As Trump Turns to Infrastructure Policy, So Do Sununu, NH Legislature
While all eyes were glued to former FBI director James Comey’s testimony in Congress last week, it appears that President Donald Trump has moved on to infrastructure reform, and Republican Gov. Chris Sununu and New Hampshire lawmakers are following suit.
Last week, the White House held a series of events to promote its infrastructure policy, including proposals to streamline federal regulations, reform air traffic control, and rebuild the nation’s roads and bridges.
Sununu met Thursday with President Donald Trump, other governors, mayors, and tribal leaders at an infrastructure summit in Washington.
“It’s going to take off like a rocket ship — moving very quickly. Together, we’re going to rebuild America,” Trump said according to a transcript of his remarks from the White House.
Trump is pitching a $1 trillion infrastructure bill that would combine about $200 billion in federal funding with an additional $800 billion in state, local, and private money. The bill is not written yet and it’s not clear when Congress will take up the issue.
“For too long, Washington has slowed down your projects and driven up your costs, and driven them up beyond anything even recognizable. Those days are over,” Trump said. “We are going to move quickly, we’re going to move very, very intelligently, and we’re going to get the job done, under budget and ahead of schedule — something the government doesn’t hear too much.”
Sununu told the New Hampshire Union Leader after the summit that he believes a comprehensive infrastructure plan could win bipartisan support on Capitol Hill.
“We have a President who is a builder, someone who not only knows how to get things done and bring plans to fruition but also someone who has faced how federal agencies can slow down or even block his progress,” Sununu said. “I think you’re going to see this become a major priority of his, making the federal government more of a partner and less of a barrier to these projects becoming a reality.”
Critics are questioning how committed Trump is to getting an infrastructure bill passed this year, since he hasn’t appointed anyone to key infrastructure positions within his administration yet. Democrats mostly agree with Republicans on infrastructure, but without a bill to judge, they say the devil will be in the details.
Vice President Mike Pence says it’s a campaign promise Trump will follow through on since the state of infrastructure in the United States is “not just unacceptable,” but “downright un-American.”
“This president knows that good infrastructure means good jobs, growth, opportunity, and prosperity. But as all of you well know, our nation’s infrastructure is in a truly sorry state,” Pence said. “You see it when you drive to work, you hear about it from the people who elected you. The truth is that our roads, bridges, and airports are crumbling in too many cases. And America, as a result, has been falling behind.”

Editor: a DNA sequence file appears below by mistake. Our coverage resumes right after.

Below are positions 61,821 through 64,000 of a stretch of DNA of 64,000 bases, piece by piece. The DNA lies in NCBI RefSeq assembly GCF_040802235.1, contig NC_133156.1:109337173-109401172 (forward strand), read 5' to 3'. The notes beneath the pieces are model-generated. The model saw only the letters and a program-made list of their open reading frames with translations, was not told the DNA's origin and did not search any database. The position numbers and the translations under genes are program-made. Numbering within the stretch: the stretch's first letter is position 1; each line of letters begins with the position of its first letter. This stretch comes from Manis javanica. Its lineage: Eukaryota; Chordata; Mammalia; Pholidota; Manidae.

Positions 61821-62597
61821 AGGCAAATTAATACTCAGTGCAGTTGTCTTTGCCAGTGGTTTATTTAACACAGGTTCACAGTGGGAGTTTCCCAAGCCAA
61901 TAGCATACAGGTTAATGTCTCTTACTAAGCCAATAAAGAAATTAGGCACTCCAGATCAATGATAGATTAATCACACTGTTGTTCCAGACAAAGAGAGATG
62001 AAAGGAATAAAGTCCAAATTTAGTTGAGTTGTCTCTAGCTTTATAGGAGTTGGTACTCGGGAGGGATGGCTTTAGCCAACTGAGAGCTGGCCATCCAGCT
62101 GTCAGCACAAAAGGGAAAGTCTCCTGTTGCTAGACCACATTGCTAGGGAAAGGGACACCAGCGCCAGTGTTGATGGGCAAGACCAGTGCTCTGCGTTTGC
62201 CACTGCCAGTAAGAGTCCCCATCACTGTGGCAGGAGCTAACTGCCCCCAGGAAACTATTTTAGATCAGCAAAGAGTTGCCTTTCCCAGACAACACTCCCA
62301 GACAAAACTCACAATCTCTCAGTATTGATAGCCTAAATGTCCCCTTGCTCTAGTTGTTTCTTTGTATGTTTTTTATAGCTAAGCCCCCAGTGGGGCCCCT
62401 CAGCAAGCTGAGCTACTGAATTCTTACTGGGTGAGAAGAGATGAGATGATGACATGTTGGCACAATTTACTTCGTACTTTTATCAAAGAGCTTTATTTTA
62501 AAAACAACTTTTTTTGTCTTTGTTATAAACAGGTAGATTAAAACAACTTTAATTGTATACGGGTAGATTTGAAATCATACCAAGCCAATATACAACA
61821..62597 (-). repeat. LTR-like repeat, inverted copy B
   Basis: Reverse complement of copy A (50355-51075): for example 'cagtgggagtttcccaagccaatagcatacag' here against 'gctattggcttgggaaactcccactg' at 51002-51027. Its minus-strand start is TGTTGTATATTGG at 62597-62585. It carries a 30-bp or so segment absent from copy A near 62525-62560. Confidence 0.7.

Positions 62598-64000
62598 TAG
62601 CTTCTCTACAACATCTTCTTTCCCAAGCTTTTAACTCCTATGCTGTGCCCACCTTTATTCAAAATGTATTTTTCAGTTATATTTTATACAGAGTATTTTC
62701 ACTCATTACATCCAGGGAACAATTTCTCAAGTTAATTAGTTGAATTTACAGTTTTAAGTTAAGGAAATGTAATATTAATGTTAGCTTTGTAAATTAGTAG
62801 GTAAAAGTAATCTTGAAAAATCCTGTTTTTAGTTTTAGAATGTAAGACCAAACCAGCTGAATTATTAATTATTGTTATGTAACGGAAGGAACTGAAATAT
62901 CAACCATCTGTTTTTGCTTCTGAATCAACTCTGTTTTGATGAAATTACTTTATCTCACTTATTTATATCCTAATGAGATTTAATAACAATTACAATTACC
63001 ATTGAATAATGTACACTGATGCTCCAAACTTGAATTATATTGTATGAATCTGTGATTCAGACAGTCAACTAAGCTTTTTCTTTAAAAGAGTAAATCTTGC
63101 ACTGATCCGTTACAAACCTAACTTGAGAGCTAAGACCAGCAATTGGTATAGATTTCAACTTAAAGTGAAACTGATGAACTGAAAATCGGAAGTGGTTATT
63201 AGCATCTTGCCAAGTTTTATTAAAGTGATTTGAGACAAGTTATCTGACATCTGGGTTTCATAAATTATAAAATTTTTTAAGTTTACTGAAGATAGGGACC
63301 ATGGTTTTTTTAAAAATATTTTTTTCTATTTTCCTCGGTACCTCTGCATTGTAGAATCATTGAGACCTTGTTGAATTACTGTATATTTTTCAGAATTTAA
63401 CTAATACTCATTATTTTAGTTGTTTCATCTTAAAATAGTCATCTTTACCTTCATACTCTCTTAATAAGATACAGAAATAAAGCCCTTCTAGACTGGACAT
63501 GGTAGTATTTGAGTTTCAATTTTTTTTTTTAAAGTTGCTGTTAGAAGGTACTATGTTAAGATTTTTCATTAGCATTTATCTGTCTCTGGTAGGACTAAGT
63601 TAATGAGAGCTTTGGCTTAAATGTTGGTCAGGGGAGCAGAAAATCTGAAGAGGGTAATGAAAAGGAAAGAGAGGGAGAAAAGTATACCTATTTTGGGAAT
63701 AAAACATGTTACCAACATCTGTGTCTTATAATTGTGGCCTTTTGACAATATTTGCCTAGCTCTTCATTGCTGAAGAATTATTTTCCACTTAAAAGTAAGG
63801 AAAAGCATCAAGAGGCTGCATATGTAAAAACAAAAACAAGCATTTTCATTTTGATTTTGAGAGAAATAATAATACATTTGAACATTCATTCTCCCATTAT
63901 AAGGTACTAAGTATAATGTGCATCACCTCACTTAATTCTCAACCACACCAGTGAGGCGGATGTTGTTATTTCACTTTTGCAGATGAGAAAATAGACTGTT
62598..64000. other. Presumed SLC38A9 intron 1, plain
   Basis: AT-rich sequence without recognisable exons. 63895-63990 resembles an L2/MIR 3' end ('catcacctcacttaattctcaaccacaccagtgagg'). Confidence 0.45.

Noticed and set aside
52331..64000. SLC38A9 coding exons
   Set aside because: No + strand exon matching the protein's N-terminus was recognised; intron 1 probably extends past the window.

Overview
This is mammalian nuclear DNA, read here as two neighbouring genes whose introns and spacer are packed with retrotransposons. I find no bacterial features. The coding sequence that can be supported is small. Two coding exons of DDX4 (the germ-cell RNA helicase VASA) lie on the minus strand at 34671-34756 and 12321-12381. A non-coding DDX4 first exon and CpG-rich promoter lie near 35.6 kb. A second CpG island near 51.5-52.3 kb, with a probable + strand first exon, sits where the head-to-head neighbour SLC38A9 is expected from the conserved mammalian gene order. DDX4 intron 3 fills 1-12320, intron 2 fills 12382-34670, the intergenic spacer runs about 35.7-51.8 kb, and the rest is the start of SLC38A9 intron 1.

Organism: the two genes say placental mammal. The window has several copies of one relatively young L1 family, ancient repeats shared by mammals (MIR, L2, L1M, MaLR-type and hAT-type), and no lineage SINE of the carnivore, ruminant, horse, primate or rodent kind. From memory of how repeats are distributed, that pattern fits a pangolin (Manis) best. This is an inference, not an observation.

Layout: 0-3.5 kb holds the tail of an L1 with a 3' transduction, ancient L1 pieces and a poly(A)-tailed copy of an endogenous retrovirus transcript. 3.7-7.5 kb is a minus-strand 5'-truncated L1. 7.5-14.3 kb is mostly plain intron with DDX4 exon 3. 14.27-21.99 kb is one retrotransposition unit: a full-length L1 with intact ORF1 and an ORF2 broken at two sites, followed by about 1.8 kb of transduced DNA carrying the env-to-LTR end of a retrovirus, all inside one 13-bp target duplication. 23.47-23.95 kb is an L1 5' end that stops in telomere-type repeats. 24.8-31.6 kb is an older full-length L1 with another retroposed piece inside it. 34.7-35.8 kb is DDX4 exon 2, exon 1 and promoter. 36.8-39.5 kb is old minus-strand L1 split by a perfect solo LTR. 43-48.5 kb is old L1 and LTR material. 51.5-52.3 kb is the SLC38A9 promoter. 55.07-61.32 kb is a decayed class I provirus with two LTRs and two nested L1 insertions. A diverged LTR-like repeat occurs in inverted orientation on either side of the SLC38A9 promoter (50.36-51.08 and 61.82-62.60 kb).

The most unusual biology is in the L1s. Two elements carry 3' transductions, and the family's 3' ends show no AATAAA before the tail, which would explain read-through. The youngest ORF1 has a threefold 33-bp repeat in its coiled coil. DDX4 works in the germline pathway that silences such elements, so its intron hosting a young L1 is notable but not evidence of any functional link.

Granite Staters are very familiar with the delay and cost increase of infrastructure in the state. Take the widening of Interstate 93 from Massachusetts to Manchester as an example. Sununu’s father, former Gov. John H. Sununu, started the process to widen the 20-mile stretch of highway to eight lanes when he was in the Corner Office in the mid-1980s. The estimated cost at the time was about $200 million.
Due to permitting delays, a lack of a stable funding source, and environmental studies, the project has been delayed for more than 20 years and the cost is now expected to be about $812 million.
“We made the point to the administration we’d take 70 percent of resources the federal government gives us now if that money would come without the inevitable delays in permits and the time to get into compliance with federal rules,” Sununu said.
According to a survey from the American Society of Civil Engineers (ASCE) released earlier this year, the state’s overall infrastructure grade was a C-minus, due to the lack of time and investment the state has made into its projects. The score was only slightly higher than the United States’ grade, which was a D-plus.
The GOP-controlled legislature agreed on a number of bills last week to improve upon the state’s crumbling infrastructure.
The Senate concurred with a House amendment that would send $38 million from last year’s budget surplus back to cities and towns, so they can use it for road and bridge work. The state currently has about 150 red-listed bridges that are in poor condition and must be inspected every two years. The ASCE found that 492 of New Hampshire’s 3,848 bridges — approximately 13 percent – were structurally deficient.
The N.H. Department of Transportation will spend $6.8 million on those red-listed bridges and the rest will be sent directly to the communities.
The legislature also agreed on Senate Bill 57 that would spend $250 million from the state’s Drinking Water and Groundwater Trust Fund to allow businesses with contaminated well water to get state loans to hook up to public water supplies.
“This bill allows the state to make good on its commitment to pay for water contamination mitigation projects from years ago that had been suspended. Communities across the state continue to face a growing issue of contaminants in their drinking water,” said Senate Majority Leader Jeb Bradley, the prime sponsor of the bill. “It is imperative that our residents have access to clean drinking water for the future of our public health and as we continue to grow business and jobs in the state.”
Those bills now head to Sununu’s desk for his signature.
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